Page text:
HEAVY SYMBOLISM.

Bors had to sit down for a second, after seeing all that. He landed in a chair, and in another chair next to him noticed an old man with snakes wrapped around his neck. The old man was also carrying a harp. As Bors watched, he strummed it and started to sing:

And did those feet in ancient time.

Walk upon England’s mountains green:

And was the holy Lamb of God,

On England’s pleasant pastures seen!

And did the Countenance Divine,

Shine forth upon our clouded hills?

And was Jerusalem builded here,

Among these dark Satanic Mills?

Bring me my Bow of burning gold;

Bring me my Arrows of desire:

Bring me my Spear: O clouds unfold!

Bring me my Chariot of fire!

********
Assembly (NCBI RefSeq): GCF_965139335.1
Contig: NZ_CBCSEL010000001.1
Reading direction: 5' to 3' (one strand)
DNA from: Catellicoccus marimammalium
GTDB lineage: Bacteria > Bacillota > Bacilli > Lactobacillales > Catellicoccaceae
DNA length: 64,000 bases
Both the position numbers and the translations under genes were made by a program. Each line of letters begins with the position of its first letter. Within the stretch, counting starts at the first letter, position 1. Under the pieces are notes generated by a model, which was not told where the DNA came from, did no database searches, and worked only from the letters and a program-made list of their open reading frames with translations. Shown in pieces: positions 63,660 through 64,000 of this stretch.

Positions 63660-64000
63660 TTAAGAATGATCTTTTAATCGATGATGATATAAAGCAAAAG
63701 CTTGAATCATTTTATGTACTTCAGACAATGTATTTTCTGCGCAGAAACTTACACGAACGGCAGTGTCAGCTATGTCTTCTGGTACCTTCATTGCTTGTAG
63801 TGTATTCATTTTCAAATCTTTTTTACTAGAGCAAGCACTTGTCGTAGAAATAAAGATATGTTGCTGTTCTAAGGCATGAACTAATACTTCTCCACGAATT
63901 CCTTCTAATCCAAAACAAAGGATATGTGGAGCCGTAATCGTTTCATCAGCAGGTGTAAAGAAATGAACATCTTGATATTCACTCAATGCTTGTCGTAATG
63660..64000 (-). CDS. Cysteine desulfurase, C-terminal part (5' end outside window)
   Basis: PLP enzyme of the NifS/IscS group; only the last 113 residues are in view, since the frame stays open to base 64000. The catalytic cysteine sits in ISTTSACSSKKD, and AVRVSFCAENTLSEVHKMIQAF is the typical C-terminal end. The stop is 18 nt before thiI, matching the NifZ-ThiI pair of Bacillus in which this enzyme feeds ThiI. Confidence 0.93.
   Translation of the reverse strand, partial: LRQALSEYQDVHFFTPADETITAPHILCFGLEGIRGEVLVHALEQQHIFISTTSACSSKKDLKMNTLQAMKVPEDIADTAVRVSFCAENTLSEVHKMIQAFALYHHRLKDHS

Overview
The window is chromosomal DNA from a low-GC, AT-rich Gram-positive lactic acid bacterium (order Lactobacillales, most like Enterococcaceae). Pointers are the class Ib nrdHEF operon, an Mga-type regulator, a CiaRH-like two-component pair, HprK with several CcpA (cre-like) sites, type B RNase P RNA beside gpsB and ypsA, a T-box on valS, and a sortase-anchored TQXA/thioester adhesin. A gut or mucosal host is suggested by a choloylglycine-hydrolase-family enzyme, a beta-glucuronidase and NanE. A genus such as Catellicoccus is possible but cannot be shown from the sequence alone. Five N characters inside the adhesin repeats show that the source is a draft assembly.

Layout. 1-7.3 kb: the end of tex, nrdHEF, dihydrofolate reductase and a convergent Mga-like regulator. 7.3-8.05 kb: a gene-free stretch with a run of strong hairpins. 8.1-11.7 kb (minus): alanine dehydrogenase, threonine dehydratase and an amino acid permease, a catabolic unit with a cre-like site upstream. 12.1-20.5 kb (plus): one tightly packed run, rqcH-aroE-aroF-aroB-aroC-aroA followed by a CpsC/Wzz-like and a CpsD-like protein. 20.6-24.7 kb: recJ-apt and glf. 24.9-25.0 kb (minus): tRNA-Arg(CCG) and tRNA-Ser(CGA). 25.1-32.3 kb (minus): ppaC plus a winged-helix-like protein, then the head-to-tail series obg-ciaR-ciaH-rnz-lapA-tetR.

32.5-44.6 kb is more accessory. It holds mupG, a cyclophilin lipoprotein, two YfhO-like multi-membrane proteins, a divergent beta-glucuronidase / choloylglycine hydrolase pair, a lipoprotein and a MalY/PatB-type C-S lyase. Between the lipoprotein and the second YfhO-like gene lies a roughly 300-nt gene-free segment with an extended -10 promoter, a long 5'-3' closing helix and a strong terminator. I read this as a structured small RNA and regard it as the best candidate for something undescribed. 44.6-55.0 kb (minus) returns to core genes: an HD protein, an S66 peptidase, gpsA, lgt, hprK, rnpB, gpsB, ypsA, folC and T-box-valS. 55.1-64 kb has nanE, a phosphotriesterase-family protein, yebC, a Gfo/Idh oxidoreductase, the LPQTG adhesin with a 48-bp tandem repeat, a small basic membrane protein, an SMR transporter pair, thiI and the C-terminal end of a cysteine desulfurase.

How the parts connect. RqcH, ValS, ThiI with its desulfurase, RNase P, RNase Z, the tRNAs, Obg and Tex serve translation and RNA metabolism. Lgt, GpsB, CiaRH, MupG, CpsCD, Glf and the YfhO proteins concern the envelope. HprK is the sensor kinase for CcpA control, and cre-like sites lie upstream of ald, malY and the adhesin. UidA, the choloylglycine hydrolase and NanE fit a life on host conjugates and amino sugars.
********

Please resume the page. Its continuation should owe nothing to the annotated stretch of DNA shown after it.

I will not cease from Mental Fight,

Nor shall my Sword sleep in my hand:

Till we have built Jerusalem,

In England’s green & pleasant Land!

Those are not the words Malory uses, of course; it’s “Jerusalem” by William Blake. But Malory makes it clear that this was the subject matter of the song: Joseph of Arimathea bearing the Grail off to England.

“This is heavy,” said Bors.

“Go home,” Nacien suggested to Bors. Nacien was very probably the name of this guy for reasons I may or may not get into later. “Go on, git. Your strange adventure is over.”

Then, just to punctuate the point, the bird with the incense (seen twice before already) flew in, and a magical feast appeared, and Nacien produced four dancing children and the Spear of Longinus, for good measure.

“Whoa,” said Bors.